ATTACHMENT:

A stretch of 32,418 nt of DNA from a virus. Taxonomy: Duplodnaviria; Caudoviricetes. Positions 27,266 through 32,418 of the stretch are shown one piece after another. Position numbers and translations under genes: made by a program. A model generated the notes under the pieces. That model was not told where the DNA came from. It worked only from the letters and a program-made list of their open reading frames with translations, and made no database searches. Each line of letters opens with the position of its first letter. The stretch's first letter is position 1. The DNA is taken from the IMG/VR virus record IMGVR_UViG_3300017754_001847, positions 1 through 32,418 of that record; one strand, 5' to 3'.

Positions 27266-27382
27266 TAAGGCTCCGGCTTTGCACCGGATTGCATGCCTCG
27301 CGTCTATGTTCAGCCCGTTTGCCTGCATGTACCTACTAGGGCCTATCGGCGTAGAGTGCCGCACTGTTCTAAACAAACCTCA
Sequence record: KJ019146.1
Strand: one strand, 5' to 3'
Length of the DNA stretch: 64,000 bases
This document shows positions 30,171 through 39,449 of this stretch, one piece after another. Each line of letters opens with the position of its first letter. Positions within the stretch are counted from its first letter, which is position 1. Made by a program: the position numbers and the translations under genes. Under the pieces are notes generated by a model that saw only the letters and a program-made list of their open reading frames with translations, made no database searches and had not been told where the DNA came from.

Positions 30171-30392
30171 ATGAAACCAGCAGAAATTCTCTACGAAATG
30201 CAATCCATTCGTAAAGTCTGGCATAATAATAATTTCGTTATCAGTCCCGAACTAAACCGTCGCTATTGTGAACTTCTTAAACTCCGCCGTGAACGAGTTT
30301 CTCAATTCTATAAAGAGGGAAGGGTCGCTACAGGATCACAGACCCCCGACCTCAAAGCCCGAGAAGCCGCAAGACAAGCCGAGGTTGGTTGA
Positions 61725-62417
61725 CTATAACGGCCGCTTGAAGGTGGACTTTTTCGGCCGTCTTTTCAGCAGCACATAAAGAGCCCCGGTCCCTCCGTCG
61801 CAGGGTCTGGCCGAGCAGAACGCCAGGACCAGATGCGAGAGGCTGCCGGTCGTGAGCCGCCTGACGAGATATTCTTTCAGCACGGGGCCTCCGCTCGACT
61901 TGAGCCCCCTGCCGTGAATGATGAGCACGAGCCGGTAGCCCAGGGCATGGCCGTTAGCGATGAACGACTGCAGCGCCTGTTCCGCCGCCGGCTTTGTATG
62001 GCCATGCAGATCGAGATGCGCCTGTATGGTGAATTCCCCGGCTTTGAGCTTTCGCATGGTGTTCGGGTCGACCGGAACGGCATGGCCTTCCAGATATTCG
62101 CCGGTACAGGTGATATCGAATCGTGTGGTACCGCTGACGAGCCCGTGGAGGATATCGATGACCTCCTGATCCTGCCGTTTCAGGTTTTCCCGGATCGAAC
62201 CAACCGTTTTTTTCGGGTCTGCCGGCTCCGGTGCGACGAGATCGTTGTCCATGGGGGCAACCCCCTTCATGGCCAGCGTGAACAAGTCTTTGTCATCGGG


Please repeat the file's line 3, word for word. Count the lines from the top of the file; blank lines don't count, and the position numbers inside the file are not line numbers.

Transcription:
27266 TAAGGCTCCGGCTTTGCACCGGATTGCATGCCTCG